Assalamu alaikum wa rehmatullahi wa barakatuh
Or is like the darkness in a vast deep sea, overwhelmed with a great wave topped by a great wave, topped by dark clouds, darkness, one above another, if a man stretches out his hand, he can hardly see it! And he for whom Allah has not appointed light, for him there is no light.(24:40)
The verse is about the deeds of disbelievers who must be having their own body,their hands and their organs,but the conditions would be such that they would be unable to see them even if they try hard.There be nothing for them.
May Allah protect us from every such thing.
Quran is the Book revealed Allah so everything mentioned is 100% correct when viewed from any perspective.
There are many scientific points here:
1.Denial of emission theory:
Light is necessary to visualize objects and the presence of eyes does not mean one could see.
It denies the earlier concept of emission of light by the eyes helping us to see things.
According to this verse,a person can not see because there is no light for him by Allah.It means that the presence of eyes is not necessary to visualize something and so the light is NOT emitted by the eyes.
2.Causes of darkness: Electromagnetic absorption + Reflection of sunlight + Limited refraction of sunlight:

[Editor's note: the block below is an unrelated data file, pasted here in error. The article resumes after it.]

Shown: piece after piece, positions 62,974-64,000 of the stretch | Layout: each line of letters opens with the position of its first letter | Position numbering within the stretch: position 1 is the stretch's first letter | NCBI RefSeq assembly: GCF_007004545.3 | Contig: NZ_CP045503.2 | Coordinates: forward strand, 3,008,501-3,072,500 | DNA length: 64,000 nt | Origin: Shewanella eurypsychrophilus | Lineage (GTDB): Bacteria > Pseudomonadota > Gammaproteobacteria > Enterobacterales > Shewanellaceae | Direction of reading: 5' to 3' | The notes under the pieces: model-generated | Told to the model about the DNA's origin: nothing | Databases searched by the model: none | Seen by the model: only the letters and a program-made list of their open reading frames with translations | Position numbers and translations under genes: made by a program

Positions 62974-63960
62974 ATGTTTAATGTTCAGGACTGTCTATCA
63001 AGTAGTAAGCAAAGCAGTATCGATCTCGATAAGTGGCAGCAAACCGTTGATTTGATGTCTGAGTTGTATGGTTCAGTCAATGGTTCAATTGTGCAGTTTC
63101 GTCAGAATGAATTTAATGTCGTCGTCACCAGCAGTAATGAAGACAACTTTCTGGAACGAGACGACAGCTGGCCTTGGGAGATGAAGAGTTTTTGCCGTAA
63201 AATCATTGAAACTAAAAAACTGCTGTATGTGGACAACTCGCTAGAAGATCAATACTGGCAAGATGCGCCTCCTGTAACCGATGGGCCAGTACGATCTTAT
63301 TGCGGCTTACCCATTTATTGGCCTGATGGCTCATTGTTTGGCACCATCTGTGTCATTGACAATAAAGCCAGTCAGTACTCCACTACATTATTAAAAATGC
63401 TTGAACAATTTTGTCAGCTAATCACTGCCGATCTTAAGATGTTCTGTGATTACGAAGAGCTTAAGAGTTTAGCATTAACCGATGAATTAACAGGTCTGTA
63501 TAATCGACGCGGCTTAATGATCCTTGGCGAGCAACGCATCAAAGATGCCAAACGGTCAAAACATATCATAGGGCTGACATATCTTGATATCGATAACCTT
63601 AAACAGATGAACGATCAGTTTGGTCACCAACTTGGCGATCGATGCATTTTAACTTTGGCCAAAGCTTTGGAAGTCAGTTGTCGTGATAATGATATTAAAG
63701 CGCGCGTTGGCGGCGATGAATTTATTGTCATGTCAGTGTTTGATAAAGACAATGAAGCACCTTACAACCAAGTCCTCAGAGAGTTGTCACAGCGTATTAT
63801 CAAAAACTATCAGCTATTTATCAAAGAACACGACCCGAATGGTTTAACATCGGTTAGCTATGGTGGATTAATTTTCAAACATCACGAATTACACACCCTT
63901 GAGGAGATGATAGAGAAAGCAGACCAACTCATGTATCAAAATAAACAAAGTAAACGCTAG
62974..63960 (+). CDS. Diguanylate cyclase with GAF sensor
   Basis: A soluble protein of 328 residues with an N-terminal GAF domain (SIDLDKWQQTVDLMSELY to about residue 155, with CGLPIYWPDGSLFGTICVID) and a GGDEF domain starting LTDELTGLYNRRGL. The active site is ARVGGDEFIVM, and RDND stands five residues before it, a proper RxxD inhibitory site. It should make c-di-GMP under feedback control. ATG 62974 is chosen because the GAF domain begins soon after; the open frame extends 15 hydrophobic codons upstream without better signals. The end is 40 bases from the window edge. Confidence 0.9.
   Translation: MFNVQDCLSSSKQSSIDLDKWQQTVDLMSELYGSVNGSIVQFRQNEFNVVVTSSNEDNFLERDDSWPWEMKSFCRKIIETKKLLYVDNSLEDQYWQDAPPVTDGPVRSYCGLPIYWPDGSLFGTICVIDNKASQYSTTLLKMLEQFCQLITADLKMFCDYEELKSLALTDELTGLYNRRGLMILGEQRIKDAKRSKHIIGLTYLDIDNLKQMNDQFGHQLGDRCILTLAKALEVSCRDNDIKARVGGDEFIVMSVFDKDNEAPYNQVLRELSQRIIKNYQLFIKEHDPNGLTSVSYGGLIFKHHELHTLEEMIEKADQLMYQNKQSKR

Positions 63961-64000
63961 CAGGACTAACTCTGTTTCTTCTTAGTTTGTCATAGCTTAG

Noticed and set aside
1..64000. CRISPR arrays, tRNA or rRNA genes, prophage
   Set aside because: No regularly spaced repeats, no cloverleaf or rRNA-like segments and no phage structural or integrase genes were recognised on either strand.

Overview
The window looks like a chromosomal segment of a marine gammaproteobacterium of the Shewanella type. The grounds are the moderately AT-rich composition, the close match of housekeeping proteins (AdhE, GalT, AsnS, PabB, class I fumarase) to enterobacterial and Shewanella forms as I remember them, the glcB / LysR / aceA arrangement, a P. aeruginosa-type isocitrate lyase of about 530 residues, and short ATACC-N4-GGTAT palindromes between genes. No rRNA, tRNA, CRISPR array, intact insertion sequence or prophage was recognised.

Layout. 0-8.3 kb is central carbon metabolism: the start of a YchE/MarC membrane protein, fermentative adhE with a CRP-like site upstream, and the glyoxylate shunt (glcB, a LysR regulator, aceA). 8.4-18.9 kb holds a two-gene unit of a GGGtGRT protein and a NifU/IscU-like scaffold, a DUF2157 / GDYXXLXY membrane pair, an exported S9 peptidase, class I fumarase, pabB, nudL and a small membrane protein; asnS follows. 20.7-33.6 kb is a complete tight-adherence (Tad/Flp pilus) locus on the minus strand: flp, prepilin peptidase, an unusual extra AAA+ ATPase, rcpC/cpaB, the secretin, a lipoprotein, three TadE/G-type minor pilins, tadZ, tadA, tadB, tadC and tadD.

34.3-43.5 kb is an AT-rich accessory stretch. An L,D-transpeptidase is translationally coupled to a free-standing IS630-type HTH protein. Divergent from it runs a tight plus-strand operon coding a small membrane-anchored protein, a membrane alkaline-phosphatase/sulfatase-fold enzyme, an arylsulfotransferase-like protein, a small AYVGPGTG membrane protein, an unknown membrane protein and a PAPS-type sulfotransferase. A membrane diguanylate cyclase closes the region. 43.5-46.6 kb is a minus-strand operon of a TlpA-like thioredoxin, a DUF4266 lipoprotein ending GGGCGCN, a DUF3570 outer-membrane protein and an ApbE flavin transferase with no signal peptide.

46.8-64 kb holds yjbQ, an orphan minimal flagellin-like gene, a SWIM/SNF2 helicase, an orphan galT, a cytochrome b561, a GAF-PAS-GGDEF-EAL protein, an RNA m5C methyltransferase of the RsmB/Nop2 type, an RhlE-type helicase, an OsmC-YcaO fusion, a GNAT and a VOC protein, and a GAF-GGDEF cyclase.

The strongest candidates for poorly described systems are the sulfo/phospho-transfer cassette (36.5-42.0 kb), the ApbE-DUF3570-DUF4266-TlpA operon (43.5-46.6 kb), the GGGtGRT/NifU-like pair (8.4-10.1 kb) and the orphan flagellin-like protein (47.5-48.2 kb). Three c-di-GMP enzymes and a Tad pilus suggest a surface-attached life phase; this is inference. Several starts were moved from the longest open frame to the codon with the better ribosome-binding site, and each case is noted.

Clouds and the sea water,in a stormy weather,are contributing to darkness.
As such, for a thick rain-bearing cloud, most sunlight is either reflected or absorbed before reaching the cloud base.Read more
Some of the light is also absorbed.Both of these factors contribute to darkness.
Sea water and the sunlight:
The light does not reach to the bottom.
3.The Cumulonimbus clouds and the Aphotic zone of the oceans:
Darknesses one above another– there are darknesses even below all that and above all these.
Depending on how aphotic zone is defined, the aphotic zone of the ocean begins between depths of roughly 200 m (660 ft) to 1,000 m (3,300 ft), and extends to the ocean floor.Read more
Wave over wave -These could be;
The internal waves:
Most people think of waves as a surface phenomenon, which acts between water (as in lakes or oceans) and the air. Where low density water overlies high density water in the ocean, internal waves propagate along the boundary. They are especially common over the continental shelf regions of the world oceans and wherebrackish water overlies salt water at the outlet of large rivers. There is typically little surface expression of the waves, aside from slick bands that can form over the trough of the waves.Read more.
The rouge waves.
It is common for mid-ocean storm waves to reach 7 metres (23 ft) in height, and in extreme conditions such waves can reach heights of 15 metres (49 ft). However, for centuries maritime folklore told of the existence of much larger waves — up to 30 metres (98 ft) in height (approximately the height of a 10-story building) — that could appear without warning in mid-ocean, against the prevailing current and wave direction, and often in perfectly clear weather. Such waves were said to consist of an almost vertical wall of water preceded by a trough so deep that it was referred to as a “hole in the sea”; a ship encountering a wave of such magnitude would be unlikely to survive the tremendous pressures exerted by the weight of the breaking water, and would almost certainly be sunk in a matter of seconds or minutes.Read more